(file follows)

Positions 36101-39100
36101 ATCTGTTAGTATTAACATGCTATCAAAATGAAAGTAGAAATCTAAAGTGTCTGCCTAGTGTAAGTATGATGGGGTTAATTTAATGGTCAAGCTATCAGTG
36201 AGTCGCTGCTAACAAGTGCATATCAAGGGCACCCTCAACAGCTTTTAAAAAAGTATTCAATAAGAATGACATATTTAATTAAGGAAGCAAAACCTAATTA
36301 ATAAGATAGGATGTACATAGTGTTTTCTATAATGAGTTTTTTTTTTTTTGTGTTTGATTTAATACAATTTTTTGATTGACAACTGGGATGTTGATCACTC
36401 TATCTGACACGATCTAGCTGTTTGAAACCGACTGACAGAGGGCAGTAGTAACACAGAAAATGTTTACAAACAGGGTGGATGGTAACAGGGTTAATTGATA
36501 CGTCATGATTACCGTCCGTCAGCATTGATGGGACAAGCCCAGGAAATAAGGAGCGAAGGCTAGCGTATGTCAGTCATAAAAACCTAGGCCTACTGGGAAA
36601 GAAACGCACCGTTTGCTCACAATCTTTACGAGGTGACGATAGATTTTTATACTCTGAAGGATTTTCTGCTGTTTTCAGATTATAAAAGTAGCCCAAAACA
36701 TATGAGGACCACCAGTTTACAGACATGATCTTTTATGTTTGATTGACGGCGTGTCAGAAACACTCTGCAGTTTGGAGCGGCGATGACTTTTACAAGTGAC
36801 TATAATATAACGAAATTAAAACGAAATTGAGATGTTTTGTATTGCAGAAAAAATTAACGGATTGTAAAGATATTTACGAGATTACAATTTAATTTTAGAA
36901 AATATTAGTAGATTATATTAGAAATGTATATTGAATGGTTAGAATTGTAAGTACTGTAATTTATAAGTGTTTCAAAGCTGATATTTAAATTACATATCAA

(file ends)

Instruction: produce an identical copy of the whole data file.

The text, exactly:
Positions 36101-39100
36101 ATCTGTTAGTATTAACATGCTATCAAAATGAAAGTAGAAATCTAAAGTGTCTGCCTAGTGTAAGTATGATGGGGTTAATTTAATGGTCAAGCTATCAGTG
36201 AGTCGCTGCTAACAAGTGCATATCAAGGGCACCCTCAACAGCTTTTAAAAAAGTATTCAATAAGAATGACATATTTAATTAAGGAAGCAAAACCTAATTA
36301 ATAAGATAGGATGTACATAGTGTTTTCTATAATGAGTTTTTTTTTTTTTGTGTTTGATTTAATACAATTTTTTGATTGACAACTGGGATGTTGATCACTC
36401 TATCTGACACGATCTAGCTGTTTGAAACCGACTGACAGAGGGCAGTAGTAACACAGAAAATGTTTACAAACAGGGTGGATGGTAACAGGGTTAATTGATA
36501 CGTCATGATTACCGTCCGTCAGCATTGATGGGACAAGCCCAGGAAATAAGGAGCGAAGGCTAGCGTATGTCAGTCATAAAAACCTAGGCCTACTGGGAAA
36601 GAAACGCACCGTTTGCTCACAATCTTTACGAGGTGACGATAGATTTTTATACTCTGAAGGATTTTCTGCTGTTTTCAGATTATAAAAGTAGCCCAAAACA
36701 TATGAGGACCACCAGTTTACAGACATGATCTTTTATGTTTGATTGACGGCGTGTCAGAAACACTCTGCAGTTTGGAGCGGCGATGACTTTTACAAGTGAC
36801 TATAATATAACGAAATTAAAACGAAATTGAGATGTTTTGTATTGCAGAAAAAATTAACGGATTGTAAAGATATTTACGAGATTACAATTTAATTTTAGAA
36901 AATATTAGTAGATTATATTAGAAATGTATATTGAATGGTTAGAATTGTAAGTACTGTAATTTATAAGTGTTTCAAAGCTGATATTTAAATTACATATCAA